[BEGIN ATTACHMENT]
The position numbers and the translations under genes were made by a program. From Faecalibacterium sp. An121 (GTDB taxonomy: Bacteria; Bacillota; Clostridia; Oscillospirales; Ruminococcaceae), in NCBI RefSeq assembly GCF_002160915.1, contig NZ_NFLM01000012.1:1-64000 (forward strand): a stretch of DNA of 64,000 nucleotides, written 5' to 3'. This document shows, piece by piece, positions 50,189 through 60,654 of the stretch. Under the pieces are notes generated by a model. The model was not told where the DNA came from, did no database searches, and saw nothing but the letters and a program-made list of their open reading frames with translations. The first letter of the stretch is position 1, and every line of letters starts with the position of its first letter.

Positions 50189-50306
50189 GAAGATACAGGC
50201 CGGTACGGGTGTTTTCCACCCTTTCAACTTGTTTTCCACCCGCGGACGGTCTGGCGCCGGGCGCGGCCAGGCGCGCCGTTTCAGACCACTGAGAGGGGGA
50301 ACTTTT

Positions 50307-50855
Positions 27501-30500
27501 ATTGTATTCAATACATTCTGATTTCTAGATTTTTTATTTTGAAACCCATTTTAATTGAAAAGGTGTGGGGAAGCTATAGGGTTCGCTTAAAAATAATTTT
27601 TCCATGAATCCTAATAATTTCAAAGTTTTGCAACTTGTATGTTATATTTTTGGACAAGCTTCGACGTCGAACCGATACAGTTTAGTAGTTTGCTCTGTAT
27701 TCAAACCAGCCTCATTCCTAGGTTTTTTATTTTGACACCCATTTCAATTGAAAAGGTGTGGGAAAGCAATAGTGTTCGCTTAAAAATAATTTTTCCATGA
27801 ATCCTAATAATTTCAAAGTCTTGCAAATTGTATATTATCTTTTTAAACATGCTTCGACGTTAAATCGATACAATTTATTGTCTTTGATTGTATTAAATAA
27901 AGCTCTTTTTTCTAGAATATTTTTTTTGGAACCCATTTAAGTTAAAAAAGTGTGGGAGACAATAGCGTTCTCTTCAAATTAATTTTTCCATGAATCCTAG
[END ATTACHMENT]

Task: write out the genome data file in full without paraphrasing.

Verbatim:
The position numbers and the translations under genes were made by a program. From Faecalibacterium sp. An121 (GTDB taxonomy: Bacteria; Bacillota; Clostridia; Oscillospirales; Ruminococcaceae), in NCBI RefSeq assembly GCF_002160915.1, contig NZ_NFLM01000012.1:1-64000 (forward strand): a stretch of DNA of 64,000 nucleotides, written 5' to 3'. This document shows, piece by piece, positions 50,189 through 60,654 of the stretch. Under the pieces are notes generated by a model. The model was not told where the DNA came from, did no database searches, and saw nothing but the letters and a program-made list of their open reading frames with translations. The first letter of the stretch is position 1, and every line of letters starts with the position of its first letter.

Positions 50189-50306
50189 GAAGATACAGGC
50201 CGGTACGGGTGTTTTCCACCCTTTCAACTTGTTTTCCACCCGCGGACGGTCTGGCGCCGGGCGCGGCCAGGCGCGCCGTTTCAGACCACTGAGAGGGGGA
50301 ACTTTT

Positions 50307-50855
Positions 27501-30500
27501 ATTGTATTCAATACATTCTGATTTCTAGATTTTTTATTTTGAAACCCATTTTAATTGAAAAGGTGTGGGGAAGCTATAGGGTTCGCTTAAAAATAATTTT
27601 TCCATGAATCCTAATAATTTCAAAGTTTTGCAACTTGTATGTTATATTTTTGGACAAGCTTCGACGTCGAACCGATACAGTTTAGTAGTTTGCTCTGTAT
27701 TCAAACCAGCCTCATTCCTAGGTTTTTTATTTTGACACCCATTTCAATTGAAAAGGTGTGGGAAAGCAATAGTGTTCGCTTAAAAATAATTTTTCCATGA
27801 ATCCTAATAATTTCAAAGTCTTGCAAATTGTATATTATCTTTTTAAACATGCTTCGACGTTAAATCGATACAATTTATTGTCTTTGATTGTATTAAATAA
27901 AGCTCTTTTTTCTAGAATATTTTTTTTGGAACCCATTTAAGTTAAAAAAGTGTGGGAGACAATAGCGTTCTCTTCAAATTAATTTTTCCATGAATCCTAG